Regional economic development strategy unveiled
The Charles County commissioners have approved a memorandum of understanding among the three Southern Maryland counties to undertake an economic development strategy to boost small business startups.
The county commissioners of Calvert and St. Mary’s counties will be asked by their respective economic development departments to also approve the MOU in the next few weeks.
The agreement binds the three counties, the College of Southern Maryland and the Tri-County Council for Southern Maryland in a pact to “pursue a regional mission for economic development and to strengthen the Regional Innovation Ecosystem in Southern Maryland,” according to the memorandum.
Dubbed the Southern Maryland 2025 Initiative, the plan will focus on promoting “quality of life assets” to attract businesses and skilled workers, providing resources to support local entrepreneurial businesses, and offering support to startups to help them grow and diversify.
Darrell Brown, Charles County’s director of economic development, told the Charles commissioners that the partnership fulfills one of the key objectives of his department’s five-year strategic plan.
“I’ve heard from several of you that, from time to time … [the] economic development [department] should toot our horn,” Brown said. “I’d like to take the opportunity to toot our horn by saying … that this is a concrete example of the department executing on the five-year plan.”
Deputy director Marcia Keeth explained that the effort to develop a regional entrepreneurship strategy began in 2014 with the launch of the Southern Maryland Technology Transfer Pilot Program by the then-Maryland Department of Business and Economic Development. Funded by a federal grant, the pilot program studied ways of encouraging small businesses to license and commercialize technological innovations that had been developed at the region’s military bases.
“One of the things that was identified in that whole process is that we don’t have mechanisms for good regional collaboration here in Southern Maryland,” Keeth explained. “We … have some regional activities and initiatives, but as always our own counties are always our first priority.”
Last year the Pittsburgh-based community and economic development consulting firm Fourth Economy was hired to find ways of improving regional collaboration through the identification of problems that are common to all three counties, which the counties could work together to solve.
“We are now in the final phases of that project and result has been this MOU and the initiatives that go with it,” Keeth said.
To carry out the Southern Maryland 2025 Initiative, an advisory board consisting of representatives of all the signatories will work with county tourism offices to identify a “common inventory of quality of life assets and events” that can be used to promote Southern Maryland as a place to live and start a business.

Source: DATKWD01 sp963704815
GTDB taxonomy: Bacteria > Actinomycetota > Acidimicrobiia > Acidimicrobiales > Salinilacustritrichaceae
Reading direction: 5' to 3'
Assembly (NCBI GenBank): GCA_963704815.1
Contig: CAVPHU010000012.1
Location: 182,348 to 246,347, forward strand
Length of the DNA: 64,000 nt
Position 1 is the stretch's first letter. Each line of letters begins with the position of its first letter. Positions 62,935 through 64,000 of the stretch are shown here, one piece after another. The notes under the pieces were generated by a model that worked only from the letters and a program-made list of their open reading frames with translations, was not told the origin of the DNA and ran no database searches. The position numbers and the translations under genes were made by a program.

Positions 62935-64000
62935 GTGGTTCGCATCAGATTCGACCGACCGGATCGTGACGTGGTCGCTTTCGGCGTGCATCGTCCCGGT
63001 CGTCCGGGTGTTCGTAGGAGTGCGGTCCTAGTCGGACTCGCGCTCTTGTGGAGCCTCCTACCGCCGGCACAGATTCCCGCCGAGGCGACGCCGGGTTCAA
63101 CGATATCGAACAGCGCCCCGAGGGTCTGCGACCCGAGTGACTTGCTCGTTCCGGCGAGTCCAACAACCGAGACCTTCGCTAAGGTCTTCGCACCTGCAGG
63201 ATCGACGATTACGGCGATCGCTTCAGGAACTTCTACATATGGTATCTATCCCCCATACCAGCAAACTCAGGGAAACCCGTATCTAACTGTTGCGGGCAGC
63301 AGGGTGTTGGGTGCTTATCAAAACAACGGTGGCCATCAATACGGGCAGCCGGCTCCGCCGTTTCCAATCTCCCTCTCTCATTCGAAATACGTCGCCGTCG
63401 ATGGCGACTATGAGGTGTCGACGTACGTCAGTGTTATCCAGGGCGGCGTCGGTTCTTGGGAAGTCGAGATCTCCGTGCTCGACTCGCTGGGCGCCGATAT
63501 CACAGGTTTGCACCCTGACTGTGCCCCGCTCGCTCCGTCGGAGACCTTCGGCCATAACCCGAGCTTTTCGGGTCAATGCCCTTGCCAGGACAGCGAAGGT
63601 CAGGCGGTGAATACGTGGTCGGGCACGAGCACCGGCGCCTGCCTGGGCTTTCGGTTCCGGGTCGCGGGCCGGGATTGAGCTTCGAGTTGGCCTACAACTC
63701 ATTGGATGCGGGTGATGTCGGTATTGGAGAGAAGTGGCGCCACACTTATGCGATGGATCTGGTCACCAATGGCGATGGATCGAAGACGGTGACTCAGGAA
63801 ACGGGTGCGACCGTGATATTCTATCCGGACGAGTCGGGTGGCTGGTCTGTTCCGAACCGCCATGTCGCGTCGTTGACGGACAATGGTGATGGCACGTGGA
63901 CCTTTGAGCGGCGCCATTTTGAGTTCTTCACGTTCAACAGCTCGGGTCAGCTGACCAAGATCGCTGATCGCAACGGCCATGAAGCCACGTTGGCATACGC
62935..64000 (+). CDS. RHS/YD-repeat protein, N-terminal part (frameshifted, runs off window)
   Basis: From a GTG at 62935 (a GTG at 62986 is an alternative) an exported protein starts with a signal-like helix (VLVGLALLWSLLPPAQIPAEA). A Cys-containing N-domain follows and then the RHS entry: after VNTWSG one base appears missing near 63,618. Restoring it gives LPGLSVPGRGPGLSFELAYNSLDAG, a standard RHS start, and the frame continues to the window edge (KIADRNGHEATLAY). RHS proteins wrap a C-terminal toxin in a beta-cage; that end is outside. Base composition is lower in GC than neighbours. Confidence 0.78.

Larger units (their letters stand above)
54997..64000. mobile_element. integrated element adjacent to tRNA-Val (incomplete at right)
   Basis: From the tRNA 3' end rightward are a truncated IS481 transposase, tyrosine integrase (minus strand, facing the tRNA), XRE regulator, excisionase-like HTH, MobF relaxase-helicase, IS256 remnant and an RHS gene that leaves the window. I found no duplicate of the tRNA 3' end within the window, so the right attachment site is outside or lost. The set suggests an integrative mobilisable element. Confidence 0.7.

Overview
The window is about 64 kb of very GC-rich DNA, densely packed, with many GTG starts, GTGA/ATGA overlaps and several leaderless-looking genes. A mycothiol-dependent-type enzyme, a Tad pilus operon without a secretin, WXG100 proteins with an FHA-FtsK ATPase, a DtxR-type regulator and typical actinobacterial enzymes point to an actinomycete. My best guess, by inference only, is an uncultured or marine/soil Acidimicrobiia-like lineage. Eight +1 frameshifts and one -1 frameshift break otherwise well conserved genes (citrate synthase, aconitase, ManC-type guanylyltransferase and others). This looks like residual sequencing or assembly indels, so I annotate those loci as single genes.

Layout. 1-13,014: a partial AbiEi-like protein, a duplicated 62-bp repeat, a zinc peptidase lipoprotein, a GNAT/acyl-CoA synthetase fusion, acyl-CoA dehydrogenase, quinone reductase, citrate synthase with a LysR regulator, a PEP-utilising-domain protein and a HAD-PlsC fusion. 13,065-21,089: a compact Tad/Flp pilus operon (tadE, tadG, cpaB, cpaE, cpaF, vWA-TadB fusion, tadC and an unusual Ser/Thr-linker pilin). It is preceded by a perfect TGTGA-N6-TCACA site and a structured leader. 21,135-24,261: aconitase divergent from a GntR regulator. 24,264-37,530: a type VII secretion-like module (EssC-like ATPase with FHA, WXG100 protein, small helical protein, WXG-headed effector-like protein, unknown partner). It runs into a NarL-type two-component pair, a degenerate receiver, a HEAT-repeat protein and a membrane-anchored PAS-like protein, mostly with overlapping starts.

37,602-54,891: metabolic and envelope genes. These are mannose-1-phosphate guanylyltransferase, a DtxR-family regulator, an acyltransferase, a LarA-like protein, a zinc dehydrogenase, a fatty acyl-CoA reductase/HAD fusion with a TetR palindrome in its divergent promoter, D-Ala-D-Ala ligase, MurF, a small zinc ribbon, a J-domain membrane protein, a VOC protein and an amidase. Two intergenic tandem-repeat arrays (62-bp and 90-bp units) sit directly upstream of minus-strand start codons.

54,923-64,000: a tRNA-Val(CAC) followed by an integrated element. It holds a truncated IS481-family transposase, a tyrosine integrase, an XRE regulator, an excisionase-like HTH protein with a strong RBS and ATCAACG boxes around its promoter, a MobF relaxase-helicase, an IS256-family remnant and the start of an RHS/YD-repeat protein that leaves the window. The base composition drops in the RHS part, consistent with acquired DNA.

An online portal will also be created to help entrepreneurs and small business owners identify nearby resources, potential partners and projects with commercialization potential, Keeth said.
The program will also foster training courses and peer support networks designed to help local business owners grow and partner with other businesses, organizations and government agencies.
The Tri-County Council will serve as the project’s “fiscal agent” and provide administrative support to the advisory board. CSM will take the lead on establishing the startup support system and developing small business growth strategies.
“It seems like a very collaborative project between the three counties,” said Charles Commissioner Gilbert Bowling III (D). “When it comes to where some of these projects take off and where this will benefit us, I think the opportunity zones we’ve spoken about before [are] a prime example of where this can kind of blossom.”
The town of Indian Head, the Waldorf Urban Redevelopment Corridor and the proposed Waldorf Station project along U.S. 301 at the Prince George’s County line have all received federal “opportunity zone” designations, which qualifies them to receive private investment funds for redevelopment and revitalization.
Bowling pointed out that while Indian Head has water and sewer connections already in place, there is a need for office space there to serve startup businesses. He suggested that a public-private partnership could look into constructing small, affordable office buildings on their own initiative without tenants lined up in advance — a process that builders often call “spec building.”
“It is clear that there is a challenge in Indian Head as it relates to leasing office space,” Brown said. With regard to spec building, Brown said, “That’s a policy question that will have to be addressed at the appropriate time.”
Following the presentation and discussion, the Charles commissioners voted unanimously to approve the MOU. Should the other two Southern Maryland counties, CSM and the Tri-County Council all sign it, the partnership will go into effect retroactively as of May 1 and run through the end of June 2020, with automatic annual renewals.